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## A Community Devoted to the Preservation and Practice of Celestial Navigation and Other Methods of Traditional Wayfinding

**Re: Standard Deviation Question**

**From:**Marcel Tschudin

**Date:**2013 Jan 5, 12:24 +0200

... when should I be using stdDevPop and when should I be using stdDevSamp?

I try to explain the difference in a general understandable way.

The calculation of the standard deviation requires to know the mean value. The difference between the two functions results from whether the mean value from the given data set represents the exact mean or is an estimated mean.

If the given data represent all of them, i.e. they represent the complete population, then their mean value is exact and the standard deviation is calculated on the basis of an exact mean value. However, to have a complete population and know the exact mean is rather the exception. It is more likely that we have some selected (measured) values out of a greater population which is assumed infinite and where the exact mean value is unknown; the mean value of the given data set represents therefore an estimate, and the standard deviation is calculated on the basis that the mean value of the data set is an estimate.

The difference between stdDevPop and stdDevSamp is therefore:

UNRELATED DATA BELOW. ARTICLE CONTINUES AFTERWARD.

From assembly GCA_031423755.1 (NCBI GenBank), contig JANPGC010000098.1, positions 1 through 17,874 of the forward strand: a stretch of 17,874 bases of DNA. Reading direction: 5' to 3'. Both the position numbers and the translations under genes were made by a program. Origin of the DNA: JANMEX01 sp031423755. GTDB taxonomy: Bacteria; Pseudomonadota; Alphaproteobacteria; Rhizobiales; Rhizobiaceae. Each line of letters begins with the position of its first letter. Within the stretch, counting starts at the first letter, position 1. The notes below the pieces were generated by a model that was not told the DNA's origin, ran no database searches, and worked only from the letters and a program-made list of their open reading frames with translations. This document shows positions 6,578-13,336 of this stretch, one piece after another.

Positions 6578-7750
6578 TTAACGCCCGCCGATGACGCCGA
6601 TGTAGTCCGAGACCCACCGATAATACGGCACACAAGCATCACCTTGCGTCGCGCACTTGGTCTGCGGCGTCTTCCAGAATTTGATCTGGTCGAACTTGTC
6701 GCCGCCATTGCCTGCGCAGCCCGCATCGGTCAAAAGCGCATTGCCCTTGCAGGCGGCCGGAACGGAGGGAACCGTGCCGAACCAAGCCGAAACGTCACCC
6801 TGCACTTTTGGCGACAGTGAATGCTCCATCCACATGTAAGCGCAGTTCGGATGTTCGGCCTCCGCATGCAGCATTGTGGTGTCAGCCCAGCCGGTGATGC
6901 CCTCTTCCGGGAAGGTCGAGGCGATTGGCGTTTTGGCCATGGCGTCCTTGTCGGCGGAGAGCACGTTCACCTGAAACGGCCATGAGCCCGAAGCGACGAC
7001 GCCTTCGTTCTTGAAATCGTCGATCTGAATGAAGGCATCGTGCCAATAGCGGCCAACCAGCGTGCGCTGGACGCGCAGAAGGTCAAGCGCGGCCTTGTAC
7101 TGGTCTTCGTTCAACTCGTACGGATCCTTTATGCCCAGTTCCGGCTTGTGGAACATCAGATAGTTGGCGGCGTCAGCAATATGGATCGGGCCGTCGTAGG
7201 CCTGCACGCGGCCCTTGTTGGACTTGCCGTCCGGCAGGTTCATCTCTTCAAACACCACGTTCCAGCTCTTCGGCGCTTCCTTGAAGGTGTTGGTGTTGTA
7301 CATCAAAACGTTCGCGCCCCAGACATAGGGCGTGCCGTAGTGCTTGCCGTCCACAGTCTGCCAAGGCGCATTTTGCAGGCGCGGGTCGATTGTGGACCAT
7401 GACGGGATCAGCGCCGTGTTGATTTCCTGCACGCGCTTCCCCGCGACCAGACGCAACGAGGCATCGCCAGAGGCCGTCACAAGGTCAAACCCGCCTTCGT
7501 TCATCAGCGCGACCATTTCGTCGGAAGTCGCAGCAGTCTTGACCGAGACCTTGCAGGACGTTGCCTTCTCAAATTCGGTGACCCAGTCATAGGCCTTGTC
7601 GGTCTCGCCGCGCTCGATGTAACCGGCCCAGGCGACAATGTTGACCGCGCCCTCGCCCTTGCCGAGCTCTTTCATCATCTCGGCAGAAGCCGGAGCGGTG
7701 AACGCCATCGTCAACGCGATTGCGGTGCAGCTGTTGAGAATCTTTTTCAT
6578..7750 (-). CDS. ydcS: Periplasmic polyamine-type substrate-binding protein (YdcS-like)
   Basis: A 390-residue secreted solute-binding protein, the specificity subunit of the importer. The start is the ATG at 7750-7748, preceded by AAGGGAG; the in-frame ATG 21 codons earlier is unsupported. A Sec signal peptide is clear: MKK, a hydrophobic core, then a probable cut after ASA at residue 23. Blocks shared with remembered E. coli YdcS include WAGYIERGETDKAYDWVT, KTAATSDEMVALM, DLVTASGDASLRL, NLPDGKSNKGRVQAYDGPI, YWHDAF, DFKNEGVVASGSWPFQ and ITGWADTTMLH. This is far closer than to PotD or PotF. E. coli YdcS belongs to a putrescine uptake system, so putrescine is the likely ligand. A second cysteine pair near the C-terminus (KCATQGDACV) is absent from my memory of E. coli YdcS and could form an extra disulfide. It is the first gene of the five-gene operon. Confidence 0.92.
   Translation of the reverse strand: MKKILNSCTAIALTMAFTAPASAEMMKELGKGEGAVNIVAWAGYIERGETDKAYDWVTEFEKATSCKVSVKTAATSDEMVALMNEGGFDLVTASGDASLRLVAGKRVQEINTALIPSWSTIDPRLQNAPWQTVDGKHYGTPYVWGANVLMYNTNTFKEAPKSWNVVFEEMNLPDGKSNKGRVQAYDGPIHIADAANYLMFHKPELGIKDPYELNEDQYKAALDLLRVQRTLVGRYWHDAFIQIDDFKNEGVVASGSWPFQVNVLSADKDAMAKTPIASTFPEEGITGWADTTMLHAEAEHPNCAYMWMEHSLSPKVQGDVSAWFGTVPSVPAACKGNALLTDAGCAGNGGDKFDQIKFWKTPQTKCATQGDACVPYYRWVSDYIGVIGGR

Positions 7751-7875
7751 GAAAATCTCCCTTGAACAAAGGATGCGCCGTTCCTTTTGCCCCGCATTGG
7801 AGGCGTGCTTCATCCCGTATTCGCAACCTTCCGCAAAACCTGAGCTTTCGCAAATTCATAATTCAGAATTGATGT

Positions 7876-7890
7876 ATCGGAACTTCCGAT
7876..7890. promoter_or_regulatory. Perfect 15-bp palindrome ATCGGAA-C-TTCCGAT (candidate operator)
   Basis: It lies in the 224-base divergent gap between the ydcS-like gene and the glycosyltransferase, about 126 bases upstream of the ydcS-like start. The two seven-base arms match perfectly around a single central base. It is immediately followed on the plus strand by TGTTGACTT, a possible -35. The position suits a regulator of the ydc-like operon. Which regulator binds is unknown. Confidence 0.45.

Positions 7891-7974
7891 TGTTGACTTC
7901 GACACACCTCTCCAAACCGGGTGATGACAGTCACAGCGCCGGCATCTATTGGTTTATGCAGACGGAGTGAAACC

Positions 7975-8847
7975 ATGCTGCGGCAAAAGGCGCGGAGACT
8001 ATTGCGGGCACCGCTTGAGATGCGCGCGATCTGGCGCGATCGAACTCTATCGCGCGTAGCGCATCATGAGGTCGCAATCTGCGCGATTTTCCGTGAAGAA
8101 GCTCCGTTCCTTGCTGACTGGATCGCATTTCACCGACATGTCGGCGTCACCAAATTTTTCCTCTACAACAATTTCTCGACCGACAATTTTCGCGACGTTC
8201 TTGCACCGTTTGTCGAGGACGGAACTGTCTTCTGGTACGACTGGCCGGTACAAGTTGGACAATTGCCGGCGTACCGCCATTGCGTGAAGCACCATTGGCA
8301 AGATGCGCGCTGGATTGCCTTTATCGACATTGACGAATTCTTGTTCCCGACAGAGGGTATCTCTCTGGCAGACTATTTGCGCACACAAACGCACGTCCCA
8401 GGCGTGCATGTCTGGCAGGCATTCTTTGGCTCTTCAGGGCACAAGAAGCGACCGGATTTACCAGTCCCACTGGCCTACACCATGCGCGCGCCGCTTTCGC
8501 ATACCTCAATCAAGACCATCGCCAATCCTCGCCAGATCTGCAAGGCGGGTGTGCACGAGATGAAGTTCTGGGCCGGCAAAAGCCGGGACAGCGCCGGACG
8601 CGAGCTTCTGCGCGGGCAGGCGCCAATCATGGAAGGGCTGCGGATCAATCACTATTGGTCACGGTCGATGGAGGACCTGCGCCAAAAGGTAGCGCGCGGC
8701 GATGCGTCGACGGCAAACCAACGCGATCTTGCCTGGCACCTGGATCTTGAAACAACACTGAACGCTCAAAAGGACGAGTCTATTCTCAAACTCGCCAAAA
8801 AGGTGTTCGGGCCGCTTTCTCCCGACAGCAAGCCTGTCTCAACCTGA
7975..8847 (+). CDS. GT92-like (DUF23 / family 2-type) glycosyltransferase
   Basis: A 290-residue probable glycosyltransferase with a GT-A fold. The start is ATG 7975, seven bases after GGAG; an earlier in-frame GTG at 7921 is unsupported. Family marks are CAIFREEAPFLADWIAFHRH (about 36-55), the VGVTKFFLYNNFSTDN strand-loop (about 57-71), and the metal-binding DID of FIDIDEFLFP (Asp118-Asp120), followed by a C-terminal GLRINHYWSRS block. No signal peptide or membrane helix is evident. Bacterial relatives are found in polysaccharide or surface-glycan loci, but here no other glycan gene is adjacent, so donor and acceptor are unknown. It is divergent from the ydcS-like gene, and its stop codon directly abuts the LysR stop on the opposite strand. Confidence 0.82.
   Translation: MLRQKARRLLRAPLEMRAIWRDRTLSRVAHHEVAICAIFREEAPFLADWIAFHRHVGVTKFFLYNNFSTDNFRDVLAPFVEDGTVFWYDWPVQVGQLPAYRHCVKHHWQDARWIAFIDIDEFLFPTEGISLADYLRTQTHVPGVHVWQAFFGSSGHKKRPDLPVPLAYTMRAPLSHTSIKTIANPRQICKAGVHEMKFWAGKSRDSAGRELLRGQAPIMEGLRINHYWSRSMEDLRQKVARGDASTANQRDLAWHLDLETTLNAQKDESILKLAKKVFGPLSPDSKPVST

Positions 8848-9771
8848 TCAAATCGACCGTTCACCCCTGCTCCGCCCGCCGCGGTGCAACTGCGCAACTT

stdDevPop() calculates the standard deviation understanding that the entered data are all of the population and that the mean value of the entered data is the exact mean value.

stdDevSamp() calculates the standard deviation understanding that the entered data represent a sample from an infinite population and that the mean value of the entered data represents therefore an estimation for an infinite population.

Now, what does the standard deviation mean? This is a measure for a probability that an other data (an other measurement taken under the same condition) will be within (or outside) certain limits. If we look at Greg's last data and designate with <x> the mean value <x> = 0.575' and with Sx = 0.159' the standard deviation of his sample with 20 measurements, then

<x> +/- 1Sx (+/- one standard deviation)

means that 68% or about 2 out of 3 other measurements of the same type are expected to be within (or about 1 out of 3 outside) the range between 0.416' and 0.734'.

Generally the results provide the mean and one standard deviation as above. However, these values allow representing the result also related to other probabilities, like e.g.

<x> +/- 2Sx (+/- two standard deviation)

means that 95% other measurements of the same type are expected to be within (or about 1 out of 20 outside) the range between 0.257' and 0.893'.

<x> +/- 3Sx (+/- three standard deviation)

means that 99.7% other measurements of the same type are expected to be within (or 3 out of 1000 outside) the range between 0.098' and 1.052'.

I hope it helps.

To those of you who are familiar with the subject: Please feel free to improve or even correct these general explanations where necessary. Thank you.

Marcel